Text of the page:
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I like human centric games myself. My settings tend to be very Arthurian/Charlemange esque with Elves and Dwarves pretty much up the line of LOTR style. Its what I prefer. But I dont feel thats a bad thing or make the game more "D&D."

Not in an of itself. As long as the rest of the setting is differernt from LOTR,

I think the concept of saying "Im not having elves cause they are too LOTR or D&D" or "My elves are not going to be like LOTR or D&D" is shoe horning your setting. The response should be "I have elves and they are like this..." You should not feel a need to focus on how to not make your elves and dwarves and just make your elves and dwarves as they fit in your setting.

Chaos stalks my world, but she's a big girl and can take of herself.

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Honestly, I'm kind of sick of the Tolkien "races", and so if I ever run a game again I'd either cut them out entirely or do something interesting with them.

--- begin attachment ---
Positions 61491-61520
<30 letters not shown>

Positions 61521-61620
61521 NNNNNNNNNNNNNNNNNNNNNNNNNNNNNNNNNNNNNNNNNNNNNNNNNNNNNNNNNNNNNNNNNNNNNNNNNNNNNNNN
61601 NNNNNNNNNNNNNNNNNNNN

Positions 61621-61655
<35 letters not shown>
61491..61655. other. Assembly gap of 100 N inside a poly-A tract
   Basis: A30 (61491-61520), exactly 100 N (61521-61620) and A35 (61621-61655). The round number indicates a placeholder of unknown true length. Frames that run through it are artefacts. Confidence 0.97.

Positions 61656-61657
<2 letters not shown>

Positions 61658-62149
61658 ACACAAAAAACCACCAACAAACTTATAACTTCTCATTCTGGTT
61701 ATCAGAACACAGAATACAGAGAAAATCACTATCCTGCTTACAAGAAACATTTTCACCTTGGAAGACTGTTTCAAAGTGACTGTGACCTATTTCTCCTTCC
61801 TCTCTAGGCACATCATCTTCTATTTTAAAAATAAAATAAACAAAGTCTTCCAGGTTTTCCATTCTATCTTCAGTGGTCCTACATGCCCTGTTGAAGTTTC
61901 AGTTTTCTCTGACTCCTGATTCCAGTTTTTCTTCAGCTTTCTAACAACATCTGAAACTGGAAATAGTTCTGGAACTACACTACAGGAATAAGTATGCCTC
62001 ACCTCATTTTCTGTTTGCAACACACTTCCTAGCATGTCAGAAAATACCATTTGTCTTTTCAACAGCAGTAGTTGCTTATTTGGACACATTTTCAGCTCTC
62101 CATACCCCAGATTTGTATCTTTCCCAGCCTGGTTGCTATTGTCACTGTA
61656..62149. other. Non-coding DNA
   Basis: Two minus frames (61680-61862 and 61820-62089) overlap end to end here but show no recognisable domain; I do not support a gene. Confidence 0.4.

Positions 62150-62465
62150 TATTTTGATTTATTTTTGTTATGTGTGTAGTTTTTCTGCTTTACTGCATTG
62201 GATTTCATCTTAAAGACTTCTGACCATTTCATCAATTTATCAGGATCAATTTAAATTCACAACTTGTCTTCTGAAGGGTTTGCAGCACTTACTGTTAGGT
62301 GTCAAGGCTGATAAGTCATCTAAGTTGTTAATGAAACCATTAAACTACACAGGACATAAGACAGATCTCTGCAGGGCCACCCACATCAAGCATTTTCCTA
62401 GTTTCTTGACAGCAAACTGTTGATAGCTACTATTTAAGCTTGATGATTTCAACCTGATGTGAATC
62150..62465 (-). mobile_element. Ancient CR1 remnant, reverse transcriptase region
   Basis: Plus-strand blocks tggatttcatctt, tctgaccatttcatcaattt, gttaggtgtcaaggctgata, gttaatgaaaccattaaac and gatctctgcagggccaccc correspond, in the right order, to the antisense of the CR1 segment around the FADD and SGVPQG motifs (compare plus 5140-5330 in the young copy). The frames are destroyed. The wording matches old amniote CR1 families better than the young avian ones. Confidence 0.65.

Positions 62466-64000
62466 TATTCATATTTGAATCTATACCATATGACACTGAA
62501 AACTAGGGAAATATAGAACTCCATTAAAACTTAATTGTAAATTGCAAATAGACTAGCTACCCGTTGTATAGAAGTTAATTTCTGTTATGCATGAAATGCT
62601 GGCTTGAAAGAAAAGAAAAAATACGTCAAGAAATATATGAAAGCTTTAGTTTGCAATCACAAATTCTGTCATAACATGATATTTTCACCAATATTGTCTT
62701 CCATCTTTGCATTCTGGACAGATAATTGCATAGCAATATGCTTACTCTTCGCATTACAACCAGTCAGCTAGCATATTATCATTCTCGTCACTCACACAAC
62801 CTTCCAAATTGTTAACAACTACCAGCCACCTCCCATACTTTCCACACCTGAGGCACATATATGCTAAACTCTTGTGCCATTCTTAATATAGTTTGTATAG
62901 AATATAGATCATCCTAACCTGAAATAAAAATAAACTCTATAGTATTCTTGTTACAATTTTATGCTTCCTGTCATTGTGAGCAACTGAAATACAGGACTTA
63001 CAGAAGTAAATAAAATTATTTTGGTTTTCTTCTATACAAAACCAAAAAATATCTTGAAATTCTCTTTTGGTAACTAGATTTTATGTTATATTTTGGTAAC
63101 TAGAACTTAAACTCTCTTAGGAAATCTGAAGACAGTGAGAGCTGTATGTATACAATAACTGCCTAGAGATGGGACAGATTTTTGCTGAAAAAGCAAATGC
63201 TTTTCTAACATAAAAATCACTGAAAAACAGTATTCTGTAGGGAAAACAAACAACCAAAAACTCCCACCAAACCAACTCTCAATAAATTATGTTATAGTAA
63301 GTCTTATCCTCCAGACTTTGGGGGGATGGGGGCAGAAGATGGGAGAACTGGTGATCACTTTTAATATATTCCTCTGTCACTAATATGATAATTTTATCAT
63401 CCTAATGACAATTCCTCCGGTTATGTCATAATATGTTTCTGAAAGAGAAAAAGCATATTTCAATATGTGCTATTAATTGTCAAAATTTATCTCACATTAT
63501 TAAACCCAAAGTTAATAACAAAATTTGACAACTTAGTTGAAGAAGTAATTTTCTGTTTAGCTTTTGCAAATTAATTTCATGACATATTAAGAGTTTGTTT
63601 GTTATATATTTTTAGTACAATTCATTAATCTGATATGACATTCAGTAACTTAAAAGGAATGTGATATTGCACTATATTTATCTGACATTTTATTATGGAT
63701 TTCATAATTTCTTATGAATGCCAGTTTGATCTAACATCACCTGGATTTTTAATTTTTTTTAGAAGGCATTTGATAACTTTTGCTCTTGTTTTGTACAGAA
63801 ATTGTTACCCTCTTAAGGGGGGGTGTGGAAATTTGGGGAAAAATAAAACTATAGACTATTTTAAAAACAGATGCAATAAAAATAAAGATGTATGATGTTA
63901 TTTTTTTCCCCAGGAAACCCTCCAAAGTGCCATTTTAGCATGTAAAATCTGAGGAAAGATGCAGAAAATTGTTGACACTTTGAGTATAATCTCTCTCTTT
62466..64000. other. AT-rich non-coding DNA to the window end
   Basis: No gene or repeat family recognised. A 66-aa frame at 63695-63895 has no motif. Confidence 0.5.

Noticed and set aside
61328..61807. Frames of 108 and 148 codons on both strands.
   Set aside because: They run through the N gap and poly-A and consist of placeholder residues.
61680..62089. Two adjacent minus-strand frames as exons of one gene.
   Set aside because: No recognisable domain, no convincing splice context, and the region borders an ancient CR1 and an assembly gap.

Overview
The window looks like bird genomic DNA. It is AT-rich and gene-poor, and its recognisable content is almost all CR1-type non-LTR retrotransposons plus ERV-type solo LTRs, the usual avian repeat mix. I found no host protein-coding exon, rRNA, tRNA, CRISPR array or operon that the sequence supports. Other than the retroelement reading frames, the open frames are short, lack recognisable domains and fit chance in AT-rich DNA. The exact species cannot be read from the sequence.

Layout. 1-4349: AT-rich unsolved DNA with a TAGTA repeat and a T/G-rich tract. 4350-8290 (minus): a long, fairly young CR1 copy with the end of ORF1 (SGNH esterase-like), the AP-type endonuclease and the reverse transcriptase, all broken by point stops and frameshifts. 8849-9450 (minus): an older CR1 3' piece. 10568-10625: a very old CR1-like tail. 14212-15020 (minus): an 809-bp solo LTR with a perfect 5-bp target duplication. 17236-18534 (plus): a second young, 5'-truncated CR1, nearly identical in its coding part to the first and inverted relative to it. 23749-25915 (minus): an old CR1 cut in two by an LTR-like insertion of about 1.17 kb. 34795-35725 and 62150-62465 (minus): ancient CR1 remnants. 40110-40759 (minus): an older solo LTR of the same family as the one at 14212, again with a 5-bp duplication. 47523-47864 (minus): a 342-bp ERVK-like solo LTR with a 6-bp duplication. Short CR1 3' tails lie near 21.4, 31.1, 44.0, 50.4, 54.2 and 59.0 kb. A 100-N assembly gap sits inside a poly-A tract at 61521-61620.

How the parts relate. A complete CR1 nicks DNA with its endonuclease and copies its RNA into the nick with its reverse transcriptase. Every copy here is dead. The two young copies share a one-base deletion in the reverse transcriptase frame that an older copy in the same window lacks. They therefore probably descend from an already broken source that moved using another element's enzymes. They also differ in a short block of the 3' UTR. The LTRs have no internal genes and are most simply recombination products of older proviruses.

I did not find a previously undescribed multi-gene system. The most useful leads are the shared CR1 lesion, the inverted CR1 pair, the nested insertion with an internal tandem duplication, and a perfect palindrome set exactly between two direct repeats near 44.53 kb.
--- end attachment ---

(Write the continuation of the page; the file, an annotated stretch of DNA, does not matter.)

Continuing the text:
Here are examples of what I call "interesting":

  • Elves are, in fact, a race of secretive, very physically similar humans, whose unusual naming traditions lead outsiders into thinking they're immortal. Or perhaps they're otherwise ordinary humans who live in zones of high magic and extremely variable time, leading to the stories about Elfland.

  • DwarFs are merely a variant of real-world dwarfism that breeds true, and has few or no innate health risks. For fun, I'd have a Dwarf born to random "tall folk" once every so often; ignorant peasants would call their child a changeling and demand their "real" child from the nearest dwarf settlement. Dwarfs often run orphanages of "big folk" kids for exactly that purpose.

  • Elves physically resemble Tolkien's version, but not mentally. They hate humans and want to enslave them, they're more into metalworking than woodcraft, they're psychic sociopaths (c.f. Pratchett's Lords and Ladies), and/or their good looks hide their stupidity.